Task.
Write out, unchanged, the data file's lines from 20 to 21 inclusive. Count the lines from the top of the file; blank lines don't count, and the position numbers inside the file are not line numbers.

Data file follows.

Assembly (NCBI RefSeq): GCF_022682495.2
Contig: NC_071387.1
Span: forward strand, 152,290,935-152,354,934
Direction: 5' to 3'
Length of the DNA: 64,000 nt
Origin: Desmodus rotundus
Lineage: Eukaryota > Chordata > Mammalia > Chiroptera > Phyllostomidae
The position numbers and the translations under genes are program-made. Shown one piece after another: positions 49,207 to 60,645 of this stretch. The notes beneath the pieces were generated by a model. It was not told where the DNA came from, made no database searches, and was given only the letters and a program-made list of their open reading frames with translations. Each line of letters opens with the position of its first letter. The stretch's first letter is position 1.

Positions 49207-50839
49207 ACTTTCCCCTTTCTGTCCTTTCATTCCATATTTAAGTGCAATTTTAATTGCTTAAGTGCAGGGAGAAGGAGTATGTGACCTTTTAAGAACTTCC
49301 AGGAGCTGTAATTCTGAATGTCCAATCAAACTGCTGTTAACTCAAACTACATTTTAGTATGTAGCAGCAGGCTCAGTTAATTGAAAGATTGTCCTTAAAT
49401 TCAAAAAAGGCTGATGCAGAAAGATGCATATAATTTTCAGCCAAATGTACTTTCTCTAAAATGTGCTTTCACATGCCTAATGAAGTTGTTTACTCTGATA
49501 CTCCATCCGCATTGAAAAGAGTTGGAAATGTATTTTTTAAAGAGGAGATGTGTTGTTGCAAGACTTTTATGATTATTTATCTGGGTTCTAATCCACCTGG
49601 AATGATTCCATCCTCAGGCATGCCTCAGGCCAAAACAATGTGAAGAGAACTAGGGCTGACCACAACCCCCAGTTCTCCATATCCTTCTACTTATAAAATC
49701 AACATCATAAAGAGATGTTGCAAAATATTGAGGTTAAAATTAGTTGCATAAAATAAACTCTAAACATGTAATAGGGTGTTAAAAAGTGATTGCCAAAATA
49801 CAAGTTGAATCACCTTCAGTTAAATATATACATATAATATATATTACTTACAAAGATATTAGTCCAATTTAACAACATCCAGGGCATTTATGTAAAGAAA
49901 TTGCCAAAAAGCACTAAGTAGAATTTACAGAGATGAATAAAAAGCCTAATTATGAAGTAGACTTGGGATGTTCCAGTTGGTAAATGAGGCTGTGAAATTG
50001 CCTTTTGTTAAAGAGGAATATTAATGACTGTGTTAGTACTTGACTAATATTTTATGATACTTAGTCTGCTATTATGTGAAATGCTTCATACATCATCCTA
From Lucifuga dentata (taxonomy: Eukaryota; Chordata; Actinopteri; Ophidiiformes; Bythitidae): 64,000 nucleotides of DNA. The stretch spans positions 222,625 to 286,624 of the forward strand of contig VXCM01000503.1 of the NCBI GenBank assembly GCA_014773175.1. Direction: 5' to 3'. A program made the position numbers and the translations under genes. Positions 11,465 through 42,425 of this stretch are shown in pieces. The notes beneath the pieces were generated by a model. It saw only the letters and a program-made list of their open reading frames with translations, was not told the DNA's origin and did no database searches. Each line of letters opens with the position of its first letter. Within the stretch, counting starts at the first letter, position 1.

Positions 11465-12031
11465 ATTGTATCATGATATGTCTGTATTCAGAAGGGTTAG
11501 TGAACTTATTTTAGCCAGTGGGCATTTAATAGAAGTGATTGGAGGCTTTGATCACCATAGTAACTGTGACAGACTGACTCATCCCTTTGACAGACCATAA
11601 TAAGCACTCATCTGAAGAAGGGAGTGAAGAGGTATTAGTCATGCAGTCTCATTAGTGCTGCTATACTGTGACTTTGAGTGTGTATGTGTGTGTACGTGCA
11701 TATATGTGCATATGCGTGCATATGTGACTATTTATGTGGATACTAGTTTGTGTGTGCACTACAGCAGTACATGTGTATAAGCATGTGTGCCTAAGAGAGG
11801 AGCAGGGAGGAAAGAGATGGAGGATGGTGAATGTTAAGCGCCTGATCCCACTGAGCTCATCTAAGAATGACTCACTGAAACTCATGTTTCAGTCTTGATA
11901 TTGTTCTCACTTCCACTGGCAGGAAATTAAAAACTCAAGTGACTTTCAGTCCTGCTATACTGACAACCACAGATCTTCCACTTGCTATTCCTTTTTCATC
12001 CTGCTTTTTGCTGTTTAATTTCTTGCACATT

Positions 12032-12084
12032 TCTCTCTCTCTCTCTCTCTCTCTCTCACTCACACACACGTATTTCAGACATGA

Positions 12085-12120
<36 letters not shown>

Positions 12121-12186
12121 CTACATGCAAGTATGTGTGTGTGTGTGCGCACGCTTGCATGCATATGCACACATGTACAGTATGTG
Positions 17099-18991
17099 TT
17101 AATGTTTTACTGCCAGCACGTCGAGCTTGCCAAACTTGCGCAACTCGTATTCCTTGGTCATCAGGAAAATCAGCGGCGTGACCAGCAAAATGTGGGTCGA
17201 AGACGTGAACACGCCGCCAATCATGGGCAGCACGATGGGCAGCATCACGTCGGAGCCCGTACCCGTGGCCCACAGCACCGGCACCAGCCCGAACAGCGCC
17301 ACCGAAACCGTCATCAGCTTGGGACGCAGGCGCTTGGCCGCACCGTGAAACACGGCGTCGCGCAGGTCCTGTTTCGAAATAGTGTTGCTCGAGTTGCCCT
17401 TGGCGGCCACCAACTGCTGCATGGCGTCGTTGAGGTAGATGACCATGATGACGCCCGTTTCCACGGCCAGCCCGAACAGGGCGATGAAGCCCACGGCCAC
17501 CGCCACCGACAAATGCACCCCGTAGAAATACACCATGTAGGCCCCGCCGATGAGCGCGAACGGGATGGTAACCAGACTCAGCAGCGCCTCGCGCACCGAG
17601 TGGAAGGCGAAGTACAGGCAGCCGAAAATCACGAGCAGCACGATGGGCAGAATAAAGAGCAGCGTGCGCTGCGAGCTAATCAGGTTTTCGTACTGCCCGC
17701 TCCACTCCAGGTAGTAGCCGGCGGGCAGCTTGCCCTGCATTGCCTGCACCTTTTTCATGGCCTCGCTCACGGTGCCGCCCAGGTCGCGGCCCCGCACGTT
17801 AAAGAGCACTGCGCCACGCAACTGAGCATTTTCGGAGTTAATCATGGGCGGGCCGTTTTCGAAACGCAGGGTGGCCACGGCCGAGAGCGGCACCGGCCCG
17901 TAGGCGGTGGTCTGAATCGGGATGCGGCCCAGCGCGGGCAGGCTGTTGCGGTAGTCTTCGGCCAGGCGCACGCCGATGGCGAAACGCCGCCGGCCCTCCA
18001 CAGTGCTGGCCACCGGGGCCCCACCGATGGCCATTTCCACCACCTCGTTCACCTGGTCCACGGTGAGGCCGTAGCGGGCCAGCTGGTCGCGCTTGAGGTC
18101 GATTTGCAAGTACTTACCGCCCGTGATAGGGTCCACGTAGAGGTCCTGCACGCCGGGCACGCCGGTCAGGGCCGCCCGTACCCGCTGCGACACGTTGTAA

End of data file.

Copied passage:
Positions 11465-12031
11465 ATTGTATCATGATATGTCTGTATTCAGAAGGGTTAG